Monday, August 16, 2010

Why Can't Ballplayers 'Make Plays'?

The temperatures in our corner of the country were downright sub-tropic this past weekend. The Jets are playing the Giants tonight, and the Jets coach, Rex Ryan, is making headlines for his foul mouth in the HBO reality show Hard Knocks. (Uh, didn't Rex get the stomach staples? What's with the girth?)

Indeed, football is creeping into the sports fan's mind these days, which prompts us to wonder--how come football players are the only ones who are allowed to "make plays?" You hear it all the time, and I mean ad nauseum, in football: Announcers say Team X has to make plays in today's game, players say they've got to step up and make some plays, blah blah blah.

Dennis Dixon, other locals make plays in NFL exhibitions
, said a headline in yesterday's Portland Tribune.

Ball Ready To Step Up, "Help Make Plays, writes about Cowboys safety Alan Ball.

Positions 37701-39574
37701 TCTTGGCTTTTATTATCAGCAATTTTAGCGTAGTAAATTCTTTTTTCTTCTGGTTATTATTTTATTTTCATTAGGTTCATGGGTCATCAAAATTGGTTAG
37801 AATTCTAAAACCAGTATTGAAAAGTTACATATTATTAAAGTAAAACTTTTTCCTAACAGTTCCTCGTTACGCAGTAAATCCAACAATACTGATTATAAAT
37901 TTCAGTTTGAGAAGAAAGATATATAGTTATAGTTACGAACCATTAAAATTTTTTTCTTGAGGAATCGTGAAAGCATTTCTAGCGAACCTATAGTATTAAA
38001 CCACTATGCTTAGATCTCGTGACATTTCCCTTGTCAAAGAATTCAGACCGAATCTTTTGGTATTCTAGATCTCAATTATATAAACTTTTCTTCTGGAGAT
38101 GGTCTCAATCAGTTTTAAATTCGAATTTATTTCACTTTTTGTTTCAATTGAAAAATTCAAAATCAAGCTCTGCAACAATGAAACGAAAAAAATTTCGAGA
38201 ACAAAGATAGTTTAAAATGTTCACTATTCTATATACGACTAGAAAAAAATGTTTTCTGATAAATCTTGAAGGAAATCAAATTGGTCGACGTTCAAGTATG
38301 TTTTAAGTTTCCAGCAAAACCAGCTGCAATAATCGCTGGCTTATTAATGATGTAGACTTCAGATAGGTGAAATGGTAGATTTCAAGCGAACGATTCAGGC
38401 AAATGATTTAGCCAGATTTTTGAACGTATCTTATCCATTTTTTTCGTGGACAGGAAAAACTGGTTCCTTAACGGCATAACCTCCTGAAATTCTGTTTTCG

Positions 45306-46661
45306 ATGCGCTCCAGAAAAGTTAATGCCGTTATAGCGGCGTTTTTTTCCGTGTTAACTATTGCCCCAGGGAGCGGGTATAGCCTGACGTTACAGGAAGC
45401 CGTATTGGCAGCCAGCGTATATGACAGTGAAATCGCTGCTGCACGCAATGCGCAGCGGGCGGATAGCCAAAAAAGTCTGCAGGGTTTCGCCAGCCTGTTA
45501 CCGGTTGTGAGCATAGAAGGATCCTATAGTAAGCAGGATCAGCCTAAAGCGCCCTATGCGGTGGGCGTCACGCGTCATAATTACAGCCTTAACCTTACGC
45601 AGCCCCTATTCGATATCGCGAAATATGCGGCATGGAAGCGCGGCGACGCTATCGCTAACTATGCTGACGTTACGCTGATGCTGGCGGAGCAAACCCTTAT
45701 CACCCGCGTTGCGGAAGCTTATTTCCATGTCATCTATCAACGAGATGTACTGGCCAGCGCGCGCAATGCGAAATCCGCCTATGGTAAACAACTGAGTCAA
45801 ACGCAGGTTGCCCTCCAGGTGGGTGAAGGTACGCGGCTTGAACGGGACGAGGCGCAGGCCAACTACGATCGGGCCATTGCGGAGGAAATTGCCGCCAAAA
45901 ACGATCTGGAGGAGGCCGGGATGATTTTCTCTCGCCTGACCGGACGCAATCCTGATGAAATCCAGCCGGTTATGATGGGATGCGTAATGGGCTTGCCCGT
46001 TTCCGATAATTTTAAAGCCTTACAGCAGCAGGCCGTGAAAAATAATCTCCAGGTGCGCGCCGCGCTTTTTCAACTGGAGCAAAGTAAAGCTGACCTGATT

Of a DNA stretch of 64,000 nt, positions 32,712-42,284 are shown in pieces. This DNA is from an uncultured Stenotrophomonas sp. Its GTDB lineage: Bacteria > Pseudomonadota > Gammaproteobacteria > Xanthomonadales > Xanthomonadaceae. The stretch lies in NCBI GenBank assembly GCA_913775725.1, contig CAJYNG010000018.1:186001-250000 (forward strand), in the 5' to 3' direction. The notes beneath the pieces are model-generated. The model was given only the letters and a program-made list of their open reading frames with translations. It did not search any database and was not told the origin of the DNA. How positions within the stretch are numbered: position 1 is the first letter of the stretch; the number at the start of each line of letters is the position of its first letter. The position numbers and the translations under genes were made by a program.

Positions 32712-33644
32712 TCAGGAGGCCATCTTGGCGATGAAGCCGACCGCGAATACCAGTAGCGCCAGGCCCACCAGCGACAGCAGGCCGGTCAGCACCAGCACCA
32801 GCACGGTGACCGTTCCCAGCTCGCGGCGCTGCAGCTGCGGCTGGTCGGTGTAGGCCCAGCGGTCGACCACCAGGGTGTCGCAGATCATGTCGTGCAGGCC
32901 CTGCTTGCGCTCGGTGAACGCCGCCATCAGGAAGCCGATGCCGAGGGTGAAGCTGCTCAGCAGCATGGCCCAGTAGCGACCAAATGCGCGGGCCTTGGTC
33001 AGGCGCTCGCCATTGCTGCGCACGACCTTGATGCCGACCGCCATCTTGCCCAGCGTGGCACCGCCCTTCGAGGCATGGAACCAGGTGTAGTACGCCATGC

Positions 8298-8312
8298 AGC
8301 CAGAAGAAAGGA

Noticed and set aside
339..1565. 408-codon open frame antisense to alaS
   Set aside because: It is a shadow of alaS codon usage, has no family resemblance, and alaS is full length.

Of course, "make plays" is shorthand for "make good plays." Throwing an interception is making a play. Coughing up the pill on the goal line is making a play. But recovering the fumble is making a good play--although that doesn't make for a very cool sports expression.

Football has around 125 plays a game, reports

How many plays in a baseball game? I can't find it online. Say, 54 outs, 20 hits, and a pair of errors, and these are, of course, back of the envelope estimates. So around 77 "plays" a game. It's much less than in football--meaning the importance of each baseball "play" is greater, as is the importance of a player making such a play.

Yet ballplayers don't get to make plays.

I guess things all even out. After all, football involves a ball, just as baseball does. Yet you never hear football guys referred to as ballplayers. The baseball guys get to keep that one all to themselves.

Then again, aforementioned Cowboys safety Alan Ball might be classified as a Ball player.

[image: Dallas Cowboys]

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